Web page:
Today’s New Faculty Focus from UW News features one of UW Law’s newest professors, Franciska Coleman.  Coleman is an Assistant Professor of Law and Associate Director of the East Asian Legal Studies Program.

Coleman has her J.D. from Harvard Law School and Ph.D. in Literacy, Culture and International Education from the University of Pennsylvania. Prior to joining the faculty of UW Law School, she was a Visiting Assistant Professor at Washington University in St. Louis and also held a Visiting Scholar appointment at Harvard Law School. She also taught American Constitutional Law I and II at Yonsei Law School in Seoul, South Korea.

In the article, she discusses how her background as a middle school teacher in a poor urban district shaped her research:

After my doctoral work in education, however, I realized the problem was not that we did not know how to teach poor urban students; it was that we did not prioritize teaching them. What I had thought was a problem of literacy was really a problem of power. I became deeply interested in the political powerlessness of poor and marginalized groups in society and in our failure to protect their right to self-governance. Much of my research tries to highlight the insufficiency of a paradigm of rights protection that is disconnected from political empowerment.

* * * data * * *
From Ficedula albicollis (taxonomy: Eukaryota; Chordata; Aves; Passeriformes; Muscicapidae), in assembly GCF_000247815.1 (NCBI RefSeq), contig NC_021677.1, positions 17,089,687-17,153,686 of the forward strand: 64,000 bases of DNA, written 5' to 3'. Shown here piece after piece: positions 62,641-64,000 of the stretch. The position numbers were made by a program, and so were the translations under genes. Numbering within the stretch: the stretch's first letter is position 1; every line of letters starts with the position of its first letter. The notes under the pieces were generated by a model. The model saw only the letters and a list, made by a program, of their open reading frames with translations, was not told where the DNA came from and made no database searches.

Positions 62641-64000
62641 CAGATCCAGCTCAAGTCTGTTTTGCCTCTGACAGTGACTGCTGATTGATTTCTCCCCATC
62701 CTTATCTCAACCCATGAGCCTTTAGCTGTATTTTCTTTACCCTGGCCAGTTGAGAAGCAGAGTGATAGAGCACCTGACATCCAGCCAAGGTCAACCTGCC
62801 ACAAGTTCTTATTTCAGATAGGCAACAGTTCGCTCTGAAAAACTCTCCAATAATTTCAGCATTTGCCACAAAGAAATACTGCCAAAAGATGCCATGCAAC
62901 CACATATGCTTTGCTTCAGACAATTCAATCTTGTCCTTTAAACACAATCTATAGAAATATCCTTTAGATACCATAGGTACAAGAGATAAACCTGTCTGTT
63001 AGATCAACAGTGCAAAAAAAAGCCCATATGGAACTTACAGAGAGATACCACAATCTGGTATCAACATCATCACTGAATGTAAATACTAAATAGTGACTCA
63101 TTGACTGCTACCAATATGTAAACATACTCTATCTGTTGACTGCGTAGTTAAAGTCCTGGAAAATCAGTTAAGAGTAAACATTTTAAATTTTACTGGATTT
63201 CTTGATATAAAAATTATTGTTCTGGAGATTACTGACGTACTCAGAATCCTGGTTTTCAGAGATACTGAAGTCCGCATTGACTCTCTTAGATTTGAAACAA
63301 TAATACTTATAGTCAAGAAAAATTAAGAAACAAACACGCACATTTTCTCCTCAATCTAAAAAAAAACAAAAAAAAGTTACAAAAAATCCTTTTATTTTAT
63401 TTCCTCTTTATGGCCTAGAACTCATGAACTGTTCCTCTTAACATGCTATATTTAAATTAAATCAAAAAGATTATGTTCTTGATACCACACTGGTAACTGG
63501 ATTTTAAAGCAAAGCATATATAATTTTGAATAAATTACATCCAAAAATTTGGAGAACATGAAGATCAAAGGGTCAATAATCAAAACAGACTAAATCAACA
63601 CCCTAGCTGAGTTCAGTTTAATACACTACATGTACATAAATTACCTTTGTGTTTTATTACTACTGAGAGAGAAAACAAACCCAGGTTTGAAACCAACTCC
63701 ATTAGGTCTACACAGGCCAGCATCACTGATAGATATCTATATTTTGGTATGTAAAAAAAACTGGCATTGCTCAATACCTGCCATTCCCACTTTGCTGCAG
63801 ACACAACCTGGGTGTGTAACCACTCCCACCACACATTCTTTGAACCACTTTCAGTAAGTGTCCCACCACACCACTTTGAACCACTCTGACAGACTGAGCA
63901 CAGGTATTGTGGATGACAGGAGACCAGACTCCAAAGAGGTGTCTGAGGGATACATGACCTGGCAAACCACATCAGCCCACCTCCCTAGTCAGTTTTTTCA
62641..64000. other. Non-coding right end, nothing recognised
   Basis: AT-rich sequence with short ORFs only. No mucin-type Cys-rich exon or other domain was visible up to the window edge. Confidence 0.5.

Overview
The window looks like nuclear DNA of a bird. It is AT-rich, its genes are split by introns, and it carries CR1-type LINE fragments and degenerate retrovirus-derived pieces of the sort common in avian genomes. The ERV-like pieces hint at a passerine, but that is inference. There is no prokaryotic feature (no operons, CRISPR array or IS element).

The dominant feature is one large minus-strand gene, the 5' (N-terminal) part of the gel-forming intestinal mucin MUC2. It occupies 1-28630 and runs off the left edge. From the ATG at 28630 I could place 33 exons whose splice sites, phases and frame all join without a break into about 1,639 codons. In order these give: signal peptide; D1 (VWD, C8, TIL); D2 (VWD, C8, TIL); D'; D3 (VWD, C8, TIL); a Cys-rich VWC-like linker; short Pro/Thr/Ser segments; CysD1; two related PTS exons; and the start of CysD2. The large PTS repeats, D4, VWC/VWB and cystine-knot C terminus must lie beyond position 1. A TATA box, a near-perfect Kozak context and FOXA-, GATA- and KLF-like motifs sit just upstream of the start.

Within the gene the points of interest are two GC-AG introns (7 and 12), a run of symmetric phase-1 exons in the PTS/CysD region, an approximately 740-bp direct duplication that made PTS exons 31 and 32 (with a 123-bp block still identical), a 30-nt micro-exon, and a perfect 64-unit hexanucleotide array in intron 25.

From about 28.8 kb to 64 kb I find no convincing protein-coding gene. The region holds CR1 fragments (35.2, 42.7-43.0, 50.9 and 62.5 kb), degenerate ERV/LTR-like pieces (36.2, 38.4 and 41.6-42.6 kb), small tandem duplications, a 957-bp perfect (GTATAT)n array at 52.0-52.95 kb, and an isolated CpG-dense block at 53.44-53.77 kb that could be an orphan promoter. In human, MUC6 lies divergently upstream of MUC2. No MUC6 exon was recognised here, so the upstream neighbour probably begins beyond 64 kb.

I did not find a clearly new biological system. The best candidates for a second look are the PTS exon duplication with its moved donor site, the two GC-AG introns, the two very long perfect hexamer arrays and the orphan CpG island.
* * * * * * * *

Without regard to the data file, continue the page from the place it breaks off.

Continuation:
She also reflects on how her work connects with the Wisconsin Idea:

It is important to me that students leave my constitutional law classes not only able to apply existing constitutional law as lawyers, but also to advocate for changes to existing constitutional law as concerned citizens, whether in street protests, state debates over proposed constitutional amendments, or even citizen deliberations on the need for a new national constitutional convention. As I used to tell my Korean law students, “What the Constitution means today is your lesson; what it means tomorrow is your responsibility.” I fully believe that, and I think it’s in the spirit of the Wisconsin Idea.

Coleman’s recent work examines the constitutional implications of the country’s eventual demographic shift to a minority-majority society. She also explores ‘cancel culture’ as a byproduct of the American constitutional choice to rely on the social rather than legal regulation of speech, with particular attention to canceling speakers belonging to racial or ethnic minorities.  For more of her scholarship, see Coleman’s profile on the UW Law School Digital Repository.